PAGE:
The bad times for Portsmouth have seemed relentless in recent years, but there were happier times at Fratton Park.
Portsmouth are being kicked while they are down
Fun often carries a price, but some pay for it more than others in an unjust world.
A crowd of us had fun on Saturday, April 7, 2007, and on Saturday, May 17, 2008, and on numerous other days way back then, and now that crowd pays and pays and pays, much more than other crowds pay.
We are the people who love Portsmouth Football Club, although I should dispense with "we" and "us" straightaway, for I am not worthy. I interloped for a few seasons, lived in England, chose the club when I went to Fratton Park one Saturday in April 2006 and got blown away by the charming decrepitude and amazing verve.
Thereby on April 7, 2007, did I wind up at the hilt of 21st-century nervousness: the inability to text, the fingers gone jittery among fans in the urgent end of Fratton Park.
Matt Taylor - oh, the distant past! - had scored on 31 minutes, and Manchester United in bright red had tried to counter with wave upon wave of Cristiano Ronaldo and Wayne Rooney, all four of them or so it seemed.
What absorption. What fear. What suspense. What fun, especially when the minutes finally made their crawl all the way to 89, and Rio Ferdinand back passed to his keeper, and Edwin van der Sar misread Ferdinand's well-meaning intention, and the ball trickled ever so merrily into the net.
I still see that ball trickling, still feel goose bumps remembering how the old 20,223-seat jalopy rocked.
Portsmouth would hold on 2-1, Sir Alex Ferguson would credit "their keeper" (David James), and the Saturday night would excel.
Thirteen months later on May 17, 2008, the whole brigade would inflate to help fill Wembley with 89,874, and I would go to the outside of the great stadium just to hang out, while Portsmouth would defeat Cardiff City 1-0 for the FA Cup through a goal by the man of the match and mainstay Kanu.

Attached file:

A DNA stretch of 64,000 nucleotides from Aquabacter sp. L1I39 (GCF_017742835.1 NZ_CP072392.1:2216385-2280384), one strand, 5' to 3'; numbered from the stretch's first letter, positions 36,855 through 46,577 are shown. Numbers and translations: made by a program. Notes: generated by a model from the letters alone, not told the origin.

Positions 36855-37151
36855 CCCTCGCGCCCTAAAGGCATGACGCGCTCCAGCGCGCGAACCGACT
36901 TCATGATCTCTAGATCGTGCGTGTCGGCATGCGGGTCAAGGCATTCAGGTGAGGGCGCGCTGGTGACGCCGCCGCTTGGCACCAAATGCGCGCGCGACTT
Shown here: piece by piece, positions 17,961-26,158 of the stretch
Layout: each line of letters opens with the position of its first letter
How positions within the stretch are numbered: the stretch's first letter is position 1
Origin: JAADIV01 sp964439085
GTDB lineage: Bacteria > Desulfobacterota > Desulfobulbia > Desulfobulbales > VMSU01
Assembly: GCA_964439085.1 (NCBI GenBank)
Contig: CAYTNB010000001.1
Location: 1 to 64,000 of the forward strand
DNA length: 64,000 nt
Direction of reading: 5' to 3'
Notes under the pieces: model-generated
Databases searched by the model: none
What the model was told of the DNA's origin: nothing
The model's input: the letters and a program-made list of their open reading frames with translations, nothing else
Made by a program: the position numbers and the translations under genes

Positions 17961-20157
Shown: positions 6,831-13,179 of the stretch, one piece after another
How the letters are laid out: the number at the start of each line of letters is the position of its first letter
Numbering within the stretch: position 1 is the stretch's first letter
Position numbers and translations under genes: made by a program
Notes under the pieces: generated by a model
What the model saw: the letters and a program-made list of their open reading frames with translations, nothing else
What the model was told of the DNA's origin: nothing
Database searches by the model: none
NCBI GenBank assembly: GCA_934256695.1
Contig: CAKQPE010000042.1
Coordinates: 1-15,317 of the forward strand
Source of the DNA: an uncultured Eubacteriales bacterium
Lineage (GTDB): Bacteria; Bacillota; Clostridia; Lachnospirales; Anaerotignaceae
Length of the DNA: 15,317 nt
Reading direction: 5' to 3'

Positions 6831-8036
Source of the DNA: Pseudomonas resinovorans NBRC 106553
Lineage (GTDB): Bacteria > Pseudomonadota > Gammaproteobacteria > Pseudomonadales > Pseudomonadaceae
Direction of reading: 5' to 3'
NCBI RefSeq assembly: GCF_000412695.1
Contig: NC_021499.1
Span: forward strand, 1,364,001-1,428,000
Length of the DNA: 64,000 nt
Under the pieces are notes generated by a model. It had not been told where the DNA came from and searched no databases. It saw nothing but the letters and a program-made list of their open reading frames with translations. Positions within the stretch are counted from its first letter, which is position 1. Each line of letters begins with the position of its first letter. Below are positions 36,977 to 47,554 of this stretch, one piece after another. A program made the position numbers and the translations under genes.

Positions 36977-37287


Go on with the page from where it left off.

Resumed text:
By now, editorials rip Kanu for alleged selfishness.
Pay and pay and pay, in Portsmouth's entrenched 2012 identity: it's an epitome of the perils of the crazy football financial system. It's a bad-dream demise strewn across three seasons, a demotion to the Championship, a demotion to League One, a demotion to the bottom of League One at minus-10 already because of remaining in administration, an intimacy with the words "liquidation" and "extinction", even a vague happiness with the escape from the strains of big finance if only the club can survive.
There must be umpteen other clubs with financial books teetering above a chasm, but few fans have had to pay like this. Yet.
And so, on Saturday at Old Sarum, Salisbury City beat Portsmouth 2-1 in a friendly before 554, possibly 555 if somebody sneaked in. The Whites used it as final preparation for the lid-lifter this week against AFC Hornchurch in Conference South.
Visiting Pompey used it as ...
Well, one hopes the manager Michael Appleton has a full relish for the earthiness of the basics, the charm of the pure and obscure, for his XIs these days draw from the development squad and a batch of trialists, a word my vocabulary lacked until lately.
The line-up went Santiago-Magri-Ifil-Grant-Butler- Compton-Colson-Wallace-Djilali-Higgins-D. Thompson, and such anonymity figured to persist tonight for a weird League Cup opener against Plymouth Argyle.
"However, he can still sign players on loan up to three hours before the game (on Tuesday) kicks off at 7.45pm," went the remarkable and, anymore, unremarkable paragraph in the Portsmouth News. The league opener on Saturday against Bournemouth, well, Saturday might be aeons away in this saga.
The extinction cloud just subsided again over the weekend, the club wrapping up compromise farewell agreements with its last professional players. Those players faced lousy options amid all the lousiness, having signed pacts that promised continued compensation when, eventually, continued compensation would have discontinued the club.
A conciliatory open letter went from fans to high-end players and contained the passage, "The well is dry," while Kanu argued for £3 million (Dh17m) in owed money, a position hardly qualifying as harsh yet stoking some bitterness, and there went another nadir.
How unthinkable for an adored player who adored the great fans and scored at 37 minutes on May 17, 2008 at Wembley, way back then.
The ownership situation ... the gallantry of Pompey Supporters' Trust hoping to buy and save the club ... a recent snag over fee payments ...
The exhausted murkiness cannot seem to end even as a fresh season begins, the past gone blurry with those splurging days that were such excellent fun. Was it worth it? I have not been there since March 2010. I have suffered insufficiently. I happened to drop in for the mirth. I am unqualified to answer.
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